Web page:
If you read Techaeris frequently, you may remember a story we published a few days ago about Microsoft sending HoloLens to the ISS on the 28th of June, this past Sunday. I doubt it was us who jinxed it, but the Falcon 9, the SpaceX rocket that was going to carry HoloLens to the ISS along with other supplies, never made it out of the atmosphere.
Falcon 9 experienced a problem shortly before first stage shutdown. Will provide more info as soon as we review the data.
— Elon Musk (@elonmusk) June 28, 2015
The rocket experienced a malfunction about 2 minutes into its flight, then exploded. A few more Tweets from Elon Musk, the founder of Space X, updating the situation
There was an overpressure event in the upper stage liquid oxygen tank. Data suggests counterintuitive cause. — Elon Musk (@elonmusk) June 28, 2015
Cause still unknown after several thousand engineering-hours of review. Now parsing data with a hex editor to recover final milliseconds.
— Elon Musk (@elonmusk) June 29, 2015
As history has taught us, there are indubitably going to be setbacks in getting to space, especially with this seemingly wilder and more competitive Space Race 2.0. Unfortunately as things begin to become more routine – Falcon 9 has flown over 15 successful flights – mistakes get made and things get overlooked. It’s ironic and unfortunate that a very similar thing occurred 30 years ago to Challenger, luckily though, no lives were lost in Falcon 9’s ruin.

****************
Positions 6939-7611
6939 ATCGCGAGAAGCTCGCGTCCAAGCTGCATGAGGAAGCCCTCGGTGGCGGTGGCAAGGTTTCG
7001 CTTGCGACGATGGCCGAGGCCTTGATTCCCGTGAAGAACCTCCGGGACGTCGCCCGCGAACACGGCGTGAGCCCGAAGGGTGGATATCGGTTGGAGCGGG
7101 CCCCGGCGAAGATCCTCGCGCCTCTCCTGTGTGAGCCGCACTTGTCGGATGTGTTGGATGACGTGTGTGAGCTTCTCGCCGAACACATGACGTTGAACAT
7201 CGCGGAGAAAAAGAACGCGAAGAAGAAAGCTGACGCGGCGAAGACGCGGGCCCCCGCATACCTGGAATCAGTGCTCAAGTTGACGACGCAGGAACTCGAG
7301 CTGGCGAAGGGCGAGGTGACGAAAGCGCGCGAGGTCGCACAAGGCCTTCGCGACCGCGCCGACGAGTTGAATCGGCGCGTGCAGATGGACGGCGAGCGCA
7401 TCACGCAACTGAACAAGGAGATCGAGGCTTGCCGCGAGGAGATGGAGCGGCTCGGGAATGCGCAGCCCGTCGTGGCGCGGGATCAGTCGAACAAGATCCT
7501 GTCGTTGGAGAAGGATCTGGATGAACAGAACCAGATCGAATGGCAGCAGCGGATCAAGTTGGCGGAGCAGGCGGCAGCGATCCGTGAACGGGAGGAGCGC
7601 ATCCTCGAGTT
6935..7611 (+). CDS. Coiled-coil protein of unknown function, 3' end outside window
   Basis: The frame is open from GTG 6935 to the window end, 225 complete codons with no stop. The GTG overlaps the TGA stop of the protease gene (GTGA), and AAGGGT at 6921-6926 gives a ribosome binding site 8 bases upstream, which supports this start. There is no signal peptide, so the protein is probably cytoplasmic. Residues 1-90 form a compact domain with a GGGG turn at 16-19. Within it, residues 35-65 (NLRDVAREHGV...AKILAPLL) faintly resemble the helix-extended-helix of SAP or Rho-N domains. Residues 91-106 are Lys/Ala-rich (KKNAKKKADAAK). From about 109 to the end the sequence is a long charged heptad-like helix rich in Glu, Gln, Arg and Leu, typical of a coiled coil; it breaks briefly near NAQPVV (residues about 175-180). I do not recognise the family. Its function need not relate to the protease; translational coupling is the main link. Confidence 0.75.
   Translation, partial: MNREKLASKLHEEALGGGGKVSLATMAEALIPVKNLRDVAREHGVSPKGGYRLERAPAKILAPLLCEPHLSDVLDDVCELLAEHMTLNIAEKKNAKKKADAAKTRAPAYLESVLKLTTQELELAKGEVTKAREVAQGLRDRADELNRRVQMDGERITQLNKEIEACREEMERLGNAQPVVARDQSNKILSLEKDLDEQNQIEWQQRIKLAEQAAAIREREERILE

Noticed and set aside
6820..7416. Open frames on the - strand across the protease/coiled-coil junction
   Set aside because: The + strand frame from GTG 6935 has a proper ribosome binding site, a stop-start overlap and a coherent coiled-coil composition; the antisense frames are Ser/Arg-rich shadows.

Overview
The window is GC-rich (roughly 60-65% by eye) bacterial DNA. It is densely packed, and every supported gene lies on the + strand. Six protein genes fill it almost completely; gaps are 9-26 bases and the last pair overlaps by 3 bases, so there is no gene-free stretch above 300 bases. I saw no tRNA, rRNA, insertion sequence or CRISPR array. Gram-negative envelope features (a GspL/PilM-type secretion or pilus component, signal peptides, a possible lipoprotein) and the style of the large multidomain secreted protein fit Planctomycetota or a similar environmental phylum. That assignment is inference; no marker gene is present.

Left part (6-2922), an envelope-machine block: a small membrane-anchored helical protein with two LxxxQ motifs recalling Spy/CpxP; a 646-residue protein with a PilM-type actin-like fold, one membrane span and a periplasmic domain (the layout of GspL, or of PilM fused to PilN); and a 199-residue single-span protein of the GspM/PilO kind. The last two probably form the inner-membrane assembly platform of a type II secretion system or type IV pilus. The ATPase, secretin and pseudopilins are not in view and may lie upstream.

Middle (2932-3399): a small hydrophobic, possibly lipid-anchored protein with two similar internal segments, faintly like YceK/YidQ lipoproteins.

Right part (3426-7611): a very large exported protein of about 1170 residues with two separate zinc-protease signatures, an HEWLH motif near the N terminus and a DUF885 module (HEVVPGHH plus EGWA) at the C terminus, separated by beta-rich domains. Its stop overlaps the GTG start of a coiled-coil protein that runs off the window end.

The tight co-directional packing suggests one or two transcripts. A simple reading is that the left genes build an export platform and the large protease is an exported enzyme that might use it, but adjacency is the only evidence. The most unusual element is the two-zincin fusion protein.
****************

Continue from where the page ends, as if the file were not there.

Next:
The questions of where SpaceX stands are inevitable. The company has signed contracts and has over 50 flights scheduled.
Current customers include NASA, which uses Falcon 9 and SpaceX Dragon cargo ships to fly supplies to the International Space Station, and about 20 commercial and other satellite operators, many of which have contracts for multiple flights.
This flight was also going to provide SpaceX another opportunity to attempt to land its rocket’s first stage on an ocean going barge, their third attempt following two previously failed ones.
While this drawback is certainly a cause for concern, especially because the cause of the explosion is still unknown, SpaceX will continue to service its contracts, and will surely pay close attention to cross their t’s and dot their i’s.
How badly do you feel this failed flight could affect SpaceX. Do you feel it is a minor drawback, or a major red flag? Let us know in the comments below.Source: Reuters